What can you say to your son in this situation? I did not believe in God back then so I believe that my pain was much stronger back then because of all the finality and utter despair. Now I believe in Jesus Christ, now I know for a fact that although it is still very hard to go through this kind of events now there is hope. And it makes a huge difference.
    About answers: I agree that Social Media plays a big role but in my opinion chemicals and GMOs in the food also play a big role. We have epidemic of multiple diseases not just suicides since GMOs started to be used in mass in food production (middle 1990): diabetes, liver diseases, heart diseases, cancer, allergies, food processing in general. Especially the new generation is very sick. I believe the reason is chemicals and GMOs damage nervous systems, especially in children and especially in new born while they are yet in mother’s womb. Since children’s nervous system is damaged among other things they are less capable to control emotions and mind in general. This is my opinion but tremendous growth rate of multiple horrible diseases and suicides to epidemic levels since middle of 1990 is a fact.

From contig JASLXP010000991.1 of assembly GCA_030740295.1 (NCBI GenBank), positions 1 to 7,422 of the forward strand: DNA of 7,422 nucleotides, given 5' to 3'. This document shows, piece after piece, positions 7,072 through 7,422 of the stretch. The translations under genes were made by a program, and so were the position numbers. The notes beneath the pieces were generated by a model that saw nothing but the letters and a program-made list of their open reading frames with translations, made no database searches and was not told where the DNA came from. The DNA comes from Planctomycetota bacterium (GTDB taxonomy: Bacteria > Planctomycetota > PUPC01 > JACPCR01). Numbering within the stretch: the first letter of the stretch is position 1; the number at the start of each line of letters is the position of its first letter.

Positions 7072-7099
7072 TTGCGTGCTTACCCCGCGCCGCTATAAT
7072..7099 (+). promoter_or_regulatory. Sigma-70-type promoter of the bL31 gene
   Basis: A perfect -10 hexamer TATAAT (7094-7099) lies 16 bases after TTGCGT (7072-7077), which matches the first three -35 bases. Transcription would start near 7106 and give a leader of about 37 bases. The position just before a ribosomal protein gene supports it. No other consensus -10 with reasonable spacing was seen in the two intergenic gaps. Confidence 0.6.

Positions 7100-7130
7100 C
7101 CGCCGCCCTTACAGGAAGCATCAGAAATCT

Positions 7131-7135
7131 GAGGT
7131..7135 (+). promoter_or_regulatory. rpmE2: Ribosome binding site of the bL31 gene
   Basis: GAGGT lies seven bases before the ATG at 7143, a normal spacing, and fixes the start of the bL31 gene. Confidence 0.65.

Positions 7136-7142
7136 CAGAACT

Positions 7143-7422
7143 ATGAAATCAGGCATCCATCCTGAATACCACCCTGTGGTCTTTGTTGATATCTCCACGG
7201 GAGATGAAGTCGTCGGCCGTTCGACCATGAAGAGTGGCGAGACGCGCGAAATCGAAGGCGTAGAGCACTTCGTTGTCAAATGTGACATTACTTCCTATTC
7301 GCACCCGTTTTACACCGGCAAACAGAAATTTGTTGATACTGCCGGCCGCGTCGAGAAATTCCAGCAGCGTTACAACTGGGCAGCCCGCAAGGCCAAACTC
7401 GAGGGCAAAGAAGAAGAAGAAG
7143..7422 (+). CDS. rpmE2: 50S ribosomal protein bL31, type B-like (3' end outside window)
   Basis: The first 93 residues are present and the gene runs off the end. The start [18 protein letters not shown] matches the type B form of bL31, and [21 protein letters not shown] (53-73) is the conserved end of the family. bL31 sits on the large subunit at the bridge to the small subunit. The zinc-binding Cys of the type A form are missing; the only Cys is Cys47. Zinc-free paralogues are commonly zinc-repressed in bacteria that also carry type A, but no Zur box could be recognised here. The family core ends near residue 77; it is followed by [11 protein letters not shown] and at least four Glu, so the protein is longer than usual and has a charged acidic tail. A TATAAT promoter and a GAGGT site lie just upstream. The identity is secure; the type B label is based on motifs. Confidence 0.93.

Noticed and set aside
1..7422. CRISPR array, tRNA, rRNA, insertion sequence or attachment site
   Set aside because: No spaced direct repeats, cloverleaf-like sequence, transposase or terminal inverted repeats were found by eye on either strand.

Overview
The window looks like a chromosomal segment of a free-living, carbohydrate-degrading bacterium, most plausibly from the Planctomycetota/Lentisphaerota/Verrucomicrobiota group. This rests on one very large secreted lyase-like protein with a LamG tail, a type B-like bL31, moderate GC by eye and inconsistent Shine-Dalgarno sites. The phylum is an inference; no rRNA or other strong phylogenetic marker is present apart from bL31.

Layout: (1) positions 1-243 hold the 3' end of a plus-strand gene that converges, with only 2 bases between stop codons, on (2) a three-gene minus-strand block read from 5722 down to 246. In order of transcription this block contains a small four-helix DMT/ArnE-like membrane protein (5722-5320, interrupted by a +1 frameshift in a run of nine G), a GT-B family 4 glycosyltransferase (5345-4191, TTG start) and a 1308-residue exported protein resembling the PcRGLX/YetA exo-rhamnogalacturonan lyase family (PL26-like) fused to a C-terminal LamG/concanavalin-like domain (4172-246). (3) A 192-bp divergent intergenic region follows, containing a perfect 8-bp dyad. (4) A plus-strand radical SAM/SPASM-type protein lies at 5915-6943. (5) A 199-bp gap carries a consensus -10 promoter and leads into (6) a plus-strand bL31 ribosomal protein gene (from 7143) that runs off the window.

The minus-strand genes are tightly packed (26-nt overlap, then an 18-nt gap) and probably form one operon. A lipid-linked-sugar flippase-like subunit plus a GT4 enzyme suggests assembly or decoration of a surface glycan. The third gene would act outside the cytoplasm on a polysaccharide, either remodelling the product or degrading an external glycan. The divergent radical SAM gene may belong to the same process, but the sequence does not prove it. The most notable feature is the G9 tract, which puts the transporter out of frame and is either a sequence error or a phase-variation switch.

23. Sven, my daughters best friend learned her sister dissed same yesterday. Shockingly sad, and unbelievably alarming as a parent of 4. Well done on your article. But I have no answers. Joe

  24. Sven, can you please share our closed FaceBook group with the mom and she can contact us when she’s ready ~ if ever. We are the moms left behind when one of our precious children commits suicide. We have all lost children to this tragedy, and we all understand what she’s going through and want to be there to offer support and a compassionate ear when needed.
    FaceIt Moms
    https://www.facebook.com/groups/540942712674387/

    ~Audrey